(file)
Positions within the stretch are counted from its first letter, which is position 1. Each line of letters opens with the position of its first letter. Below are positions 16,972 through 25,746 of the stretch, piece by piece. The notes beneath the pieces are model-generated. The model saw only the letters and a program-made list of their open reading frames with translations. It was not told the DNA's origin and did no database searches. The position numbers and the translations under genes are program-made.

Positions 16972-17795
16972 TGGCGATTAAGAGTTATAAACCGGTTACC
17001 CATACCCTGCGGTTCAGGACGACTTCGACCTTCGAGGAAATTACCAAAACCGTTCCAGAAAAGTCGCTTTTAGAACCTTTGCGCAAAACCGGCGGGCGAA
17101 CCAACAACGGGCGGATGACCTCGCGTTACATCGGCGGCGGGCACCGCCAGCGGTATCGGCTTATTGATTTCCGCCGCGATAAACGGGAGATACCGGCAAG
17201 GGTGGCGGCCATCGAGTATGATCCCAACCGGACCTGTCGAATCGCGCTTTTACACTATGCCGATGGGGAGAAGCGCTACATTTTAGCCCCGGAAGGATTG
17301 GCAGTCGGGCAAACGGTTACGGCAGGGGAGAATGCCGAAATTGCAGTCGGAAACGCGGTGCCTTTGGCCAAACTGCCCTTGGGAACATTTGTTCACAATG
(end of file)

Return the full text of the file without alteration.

Positions within the stretch are counted from its first letter, which is position 1. Each line of letters opens with the position of its first letter. Below are positions 16,972 through 25,746 of the stretch, piece by piece. The notes beneath the pieces are model-generated. The model saw only the letters and a program-made list of their open reading frames with translations. It was not told the DNA's origin and did no database searches. The position numbers and the translations under genes are program-made.

Positions 16972-17795
16972 TGGCGATTAAGAGTTATAAACCGGTTACC
17001 CATACCCTGCGGTTCAGGACGACTTCGACCTTCGAGGAAATTACCAAAACCGTTCCAGAAAAGTCGCTTTTAGAACCTTTGCGCAAAACCGGCGGGCGAA
17101 CCAACAACGGGCGGATGACCTCGCGTTACATCGGCGGCGGGCACCGCCAGCGGTATCGGCTTATTGATTTCCGCCGCGATAAACGGGAGATACCGGCAAG
17201 GGTGGCGGCCATCGAGTATGATCCCAACCGGACCTGTCGAATCGCGCTTTTACACTATGCCGATGGGGAGAAGCGCTACATTTTAGCCCCGGAAGGATTG
17301 GCAGTCGGGCAAACGGTTACGGCAGGGGAGAATGCCGAAATTGCAGTCGGAAACGCGGTGCCTTTGGCCAAACTGCCCTTGGGAACATTTGTTCACAATG